Mild cognitive impairment–amnestic type (MCI-AT) is mild, repeated memory loss. It lies between the normal memory loss of aging and the more serious conditions of dementia and Alzheimer's disease. MCI-AT only involves problems with memory.
People with MCI-AT who are over age 65 have a higher chance of developing dementia and Alzheimer's. However, many people with MCI-AT never develop these disorders. Some even return to normal.
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The causes are not clear. However, genetic factors may be a cause.
Factors that may increase your chance of developing MCI-AT include:
Research also suggests that these may be risk factors for MCI-AT:
The main symptom is frequent, ongoing memory loss beyond what is normally expected for your age. That means having more than small lapses of memory. If you have MCI-AT, you may:
You will be asked about your symptoms and medical history. A physical exam will be done. The doctor may also talk with family members and caregivers. Tests may include:
Imaging tests take pictures of internal bodily structures. This can be done with:
Treatment is focused on:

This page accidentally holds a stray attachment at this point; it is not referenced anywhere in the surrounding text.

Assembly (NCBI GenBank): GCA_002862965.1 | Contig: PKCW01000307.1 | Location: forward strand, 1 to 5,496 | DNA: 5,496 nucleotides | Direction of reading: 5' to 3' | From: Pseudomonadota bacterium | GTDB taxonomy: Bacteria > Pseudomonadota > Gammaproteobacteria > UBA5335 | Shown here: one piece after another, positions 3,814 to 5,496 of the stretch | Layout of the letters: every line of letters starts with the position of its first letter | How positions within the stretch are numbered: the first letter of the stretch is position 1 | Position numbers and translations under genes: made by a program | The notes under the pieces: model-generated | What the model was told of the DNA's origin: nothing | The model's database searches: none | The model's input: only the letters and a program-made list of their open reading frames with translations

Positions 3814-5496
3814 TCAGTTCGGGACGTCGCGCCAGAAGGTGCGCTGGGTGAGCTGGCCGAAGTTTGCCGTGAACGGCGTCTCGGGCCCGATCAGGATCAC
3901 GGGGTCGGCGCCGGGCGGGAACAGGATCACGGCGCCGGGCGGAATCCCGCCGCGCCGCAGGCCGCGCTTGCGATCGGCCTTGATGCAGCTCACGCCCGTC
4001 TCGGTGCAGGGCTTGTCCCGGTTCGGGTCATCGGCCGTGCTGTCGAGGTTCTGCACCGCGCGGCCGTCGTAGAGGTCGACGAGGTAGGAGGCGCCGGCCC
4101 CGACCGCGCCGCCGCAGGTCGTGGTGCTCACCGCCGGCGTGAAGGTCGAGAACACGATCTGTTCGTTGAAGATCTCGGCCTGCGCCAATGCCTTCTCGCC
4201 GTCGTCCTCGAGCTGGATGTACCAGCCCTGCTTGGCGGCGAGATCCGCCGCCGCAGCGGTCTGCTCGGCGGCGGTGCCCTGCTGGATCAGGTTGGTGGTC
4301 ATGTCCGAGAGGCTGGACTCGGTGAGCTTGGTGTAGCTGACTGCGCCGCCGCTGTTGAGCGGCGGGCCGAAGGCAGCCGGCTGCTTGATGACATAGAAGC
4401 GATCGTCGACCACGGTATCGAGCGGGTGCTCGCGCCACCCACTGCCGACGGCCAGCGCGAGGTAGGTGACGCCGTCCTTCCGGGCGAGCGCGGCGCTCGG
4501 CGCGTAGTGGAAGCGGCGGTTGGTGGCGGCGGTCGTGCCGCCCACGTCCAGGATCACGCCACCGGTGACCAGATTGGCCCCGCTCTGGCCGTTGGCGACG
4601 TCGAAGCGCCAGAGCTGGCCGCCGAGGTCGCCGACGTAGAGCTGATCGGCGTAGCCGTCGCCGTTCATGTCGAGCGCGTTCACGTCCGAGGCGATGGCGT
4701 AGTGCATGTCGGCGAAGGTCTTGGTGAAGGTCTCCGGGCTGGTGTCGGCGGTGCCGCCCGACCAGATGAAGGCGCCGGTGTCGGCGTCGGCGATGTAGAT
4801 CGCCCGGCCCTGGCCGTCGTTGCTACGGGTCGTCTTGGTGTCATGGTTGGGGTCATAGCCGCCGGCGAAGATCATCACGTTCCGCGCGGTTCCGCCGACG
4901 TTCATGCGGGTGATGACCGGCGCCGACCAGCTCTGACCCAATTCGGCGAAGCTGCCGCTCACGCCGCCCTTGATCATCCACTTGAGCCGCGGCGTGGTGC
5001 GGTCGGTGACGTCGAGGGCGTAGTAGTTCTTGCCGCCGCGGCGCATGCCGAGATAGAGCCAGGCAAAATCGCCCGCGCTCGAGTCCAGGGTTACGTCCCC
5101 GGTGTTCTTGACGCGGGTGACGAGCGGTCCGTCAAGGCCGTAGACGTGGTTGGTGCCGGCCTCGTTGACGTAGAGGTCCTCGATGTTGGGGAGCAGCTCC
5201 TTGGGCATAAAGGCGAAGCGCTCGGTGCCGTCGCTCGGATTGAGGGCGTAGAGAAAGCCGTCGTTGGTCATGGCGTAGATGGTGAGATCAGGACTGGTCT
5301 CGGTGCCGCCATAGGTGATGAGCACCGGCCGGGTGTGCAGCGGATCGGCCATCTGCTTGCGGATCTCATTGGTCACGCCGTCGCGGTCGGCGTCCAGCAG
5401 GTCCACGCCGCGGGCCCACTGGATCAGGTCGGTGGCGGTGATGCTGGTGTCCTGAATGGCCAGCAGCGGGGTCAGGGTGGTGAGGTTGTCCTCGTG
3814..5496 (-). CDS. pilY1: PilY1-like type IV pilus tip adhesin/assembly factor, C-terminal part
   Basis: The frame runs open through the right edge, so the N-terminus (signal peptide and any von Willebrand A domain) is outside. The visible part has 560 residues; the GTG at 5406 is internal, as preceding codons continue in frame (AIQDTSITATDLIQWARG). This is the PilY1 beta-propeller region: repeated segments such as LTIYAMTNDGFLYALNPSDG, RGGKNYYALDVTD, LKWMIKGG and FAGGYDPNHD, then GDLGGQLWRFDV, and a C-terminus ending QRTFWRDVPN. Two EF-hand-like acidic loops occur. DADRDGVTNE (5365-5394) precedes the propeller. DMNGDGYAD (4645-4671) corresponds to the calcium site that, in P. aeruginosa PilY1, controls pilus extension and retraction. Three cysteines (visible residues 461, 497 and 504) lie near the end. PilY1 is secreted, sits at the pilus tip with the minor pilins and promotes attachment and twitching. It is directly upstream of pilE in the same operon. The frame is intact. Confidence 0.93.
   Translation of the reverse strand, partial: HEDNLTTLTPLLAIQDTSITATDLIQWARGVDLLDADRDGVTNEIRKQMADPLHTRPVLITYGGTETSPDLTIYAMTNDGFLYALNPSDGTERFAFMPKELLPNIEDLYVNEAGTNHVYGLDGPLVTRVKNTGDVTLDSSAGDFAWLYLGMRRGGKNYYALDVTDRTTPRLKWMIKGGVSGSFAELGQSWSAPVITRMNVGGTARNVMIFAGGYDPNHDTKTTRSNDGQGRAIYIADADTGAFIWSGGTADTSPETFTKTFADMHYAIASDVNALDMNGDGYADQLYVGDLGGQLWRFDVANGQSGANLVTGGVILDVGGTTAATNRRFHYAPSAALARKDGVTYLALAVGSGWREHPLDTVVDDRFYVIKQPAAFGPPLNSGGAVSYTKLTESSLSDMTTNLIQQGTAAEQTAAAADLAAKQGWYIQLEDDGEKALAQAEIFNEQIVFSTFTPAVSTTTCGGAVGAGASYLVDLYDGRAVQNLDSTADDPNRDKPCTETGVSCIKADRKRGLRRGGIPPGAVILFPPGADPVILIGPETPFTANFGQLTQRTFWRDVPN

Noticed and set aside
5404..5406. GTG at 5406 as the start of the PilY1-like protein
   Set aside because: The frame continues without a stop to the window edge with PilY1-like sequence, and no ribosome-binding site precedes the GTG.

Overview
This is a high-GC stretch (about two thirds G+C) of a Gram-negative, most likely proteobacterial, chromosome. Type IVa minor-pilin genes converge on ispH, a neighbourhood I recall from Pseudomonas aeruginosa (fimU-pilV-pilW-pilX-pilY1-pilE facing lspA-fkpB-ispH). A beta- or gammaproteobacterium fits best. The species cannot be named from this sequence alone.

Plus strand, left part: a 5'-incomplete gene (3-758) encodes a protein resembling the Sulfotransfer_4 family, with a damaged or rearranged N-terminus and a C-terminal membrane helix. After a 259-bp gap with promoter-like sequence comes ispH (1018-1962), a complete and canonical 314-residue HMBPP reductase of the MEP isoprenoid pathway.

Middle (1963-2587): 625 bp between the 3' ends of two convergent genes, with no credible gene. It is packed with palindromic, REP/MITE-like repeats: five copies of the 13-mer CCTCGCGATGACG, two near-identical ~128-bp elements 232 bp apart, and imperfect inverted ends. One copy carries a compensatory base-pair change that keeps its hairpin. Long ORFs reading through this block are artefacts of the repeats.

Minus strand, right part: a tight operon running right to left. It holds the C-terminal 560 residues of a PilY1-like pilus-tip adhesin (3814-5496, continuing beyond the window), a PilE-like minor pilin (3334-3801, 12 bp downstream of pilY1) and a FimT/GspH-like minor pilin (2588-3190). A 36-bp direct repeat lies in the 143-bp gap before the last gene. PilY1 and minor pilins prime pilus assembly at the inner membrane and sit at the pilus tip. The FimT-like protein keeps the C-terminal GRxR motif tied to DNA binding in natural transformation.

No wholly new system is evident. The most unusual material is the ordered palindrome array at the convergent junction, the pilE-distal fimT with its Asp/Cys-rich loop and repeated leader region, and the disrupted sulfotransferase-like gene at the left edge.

Researchers are currently studying the effects that several medications may have on slowing cognitive decline. These include:
To help reduce your chance of developing MCI-AT:
American Psychiatric Association
National Institute on Aging
The Alzheimer Society of Canada
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Institute for the Study of Aging and International Longevity Center–USA (March 2001). Achieving and Maintaining Cognitive Vitality With Aging: A Workshop Report. New York, NY.
Mild cognitive impairment (MCI). EBSCO DynaMed Plus website. Available at: http://www.dynamed.com/topics/dmp~AN~T113612/Mild-cognitive-impairment-MCI. Updated May 3, 2017. Accessed October 2, 2017.
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Last reviewed September 2017 by EBSCO Medical Review Board
Rimas Lukas, MD
Last Updated: 9/30/2013
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